A couple of weeks ago, this newspaper ran a story about how Moore police officers were investigating — and catching — people who sold alcohol to minors in the city.

Several people were busted and some were taken to jail.

That story followed an earlier one about a research study detailing how many kids in Moore and Cleveland County had access to alcohol.

Neither story had good news.

Underage drinking is a huge problem in Oklahoma, in Cleveland County, and in Moore. And I applaud the police, their investigations and their hard work.

I hope they continue their efforts.

But there’s a little more to this story ...

Tuesday, I received an e-mail from Bryan Kerr. Bryan owns Moore Liquor and recently, found himself on the wrong end of the law. Bryan was caught in one of the police department’s latest stings. He sold alcohol to a 19-year-old undercover agent.

And he was arrested and later taken to jail.

But while others, guilty of the same offense, tried to shift blame to someone else, or hired an expensive lawyer to get them off, Bryan didn’t.

Bryan didn’t try to cloud the issue.

He didn’t whine or blame the police department.

Instead, in his e-mail to me, he acknowledged his mistake and took full responsibility for it.

“I'm sure you know another round of the same sting occurred this past weekend,” he wrote to me. “Unfortunately I was not as vigilant this time as I was when the 19-year-old visited us back in February. On Friday night I personally sold liquor to a minor in my store, Moore Liquor.”

Bryan didn’t ask me for anything, but just wanted to say he was sorry.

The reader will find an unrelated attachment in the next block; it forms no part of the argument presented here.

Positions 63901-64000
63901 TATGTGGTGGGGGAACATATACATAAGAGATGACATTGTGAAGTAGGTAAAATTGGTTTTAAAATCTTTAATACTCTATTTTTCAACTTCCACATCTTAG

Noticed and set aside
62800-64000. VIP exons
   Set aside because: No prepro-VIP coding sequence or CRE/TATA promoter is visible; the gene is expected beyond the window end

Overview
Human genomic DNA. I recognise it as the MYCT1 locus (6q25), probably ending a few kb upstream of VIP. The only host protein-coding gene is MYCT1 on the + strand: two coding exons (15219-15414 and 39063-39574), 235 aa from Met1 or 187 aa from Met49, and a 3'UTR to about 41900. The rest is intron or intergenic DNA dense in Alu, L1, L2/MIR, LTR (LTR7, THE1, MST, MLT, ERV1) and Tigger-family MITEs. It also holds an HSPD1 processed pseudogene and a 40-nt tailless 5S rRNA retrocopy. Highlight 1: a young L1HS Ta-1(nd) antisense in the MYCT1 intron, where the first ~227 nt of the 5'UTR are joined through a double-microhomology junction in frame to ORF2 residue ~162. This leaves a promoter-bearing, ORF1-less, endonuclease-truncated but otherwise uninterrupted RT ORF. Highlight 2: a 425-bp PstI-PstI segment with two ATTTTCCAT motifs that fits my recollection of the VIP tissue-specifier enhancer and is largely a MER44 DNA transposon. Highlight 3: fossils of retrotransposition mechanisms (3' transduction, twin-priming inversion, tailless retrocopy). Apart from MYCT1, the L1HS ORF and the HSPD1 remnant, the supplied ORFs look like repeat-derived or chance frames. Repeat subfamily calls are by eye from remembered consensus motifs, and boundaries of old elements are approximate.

“I regret failing to verify the age of the young man who purchased liquor in my store on Friday night. I do not condone the selling of alcohol to people under the age of 21. I exercised very poor judgment and offer my sincere apology to both the people of Moore and the Moore Police Department with assurances that I have learned a hard and expensive lesson.”

Honestly, I don’t remember the last time I saw someone make a mistake of this caliber, then issue a public statement of remorse.

“I hope that my mistake will not reflect poorly on my family or my employees. Moore Liquor fully supports the efforts of law enforcement personnel and Project 21 as they do what is necessary to keep alcohol out of the hands of people not yet old enough to legally drink in Oklahoma."

Bryan, I’m impressed.

Yes, you used poor judgment. And yes, you made a mistake.

But instead of whining about it, you took your licks like a man. And, further, your apology was a public one — not a private note or a hushed telephone call — but a full-fledged apology to the whole community.

Brian, your mom can be proud; you did the right thing.

“Please do not feel obligated to print any of this,” he told me. “I'm not certain I even deserve a forum to acknowledge and apologize for my stupid mistake. I'm just embarrassed by the whole ordeal.”

Bryan, you can stop being embarrassed.

Everyone makes mistakes.

Everyone screws up — and most of us screw up big several times throughout our lives. But few people acknowledge their mistakes publicly, and even fewer learn from them.

You have done both.

I spoke with Bryan after I received his e-mail. We talked for several minutes and he told me, again, how much he regretted his mistake. He told me how he called his sister, a Norman police officer, after his arrest, and how he hated the fact his mother was in his store when he was taken to jail.

He also told me how he will never make the same mistake again.

And you know what, I believe him.

I also believe Bryan Kerr is a decent, honorable guy who — like all of us at one time or another — stumbled.

But unlike so many others, Bryan Kerr accepted the responsibility of his actions, and apologized to those he hurt.

Frankly, I wish there were more people like Bryan in Oklahoma; because Bryan Kerr did the right thing.

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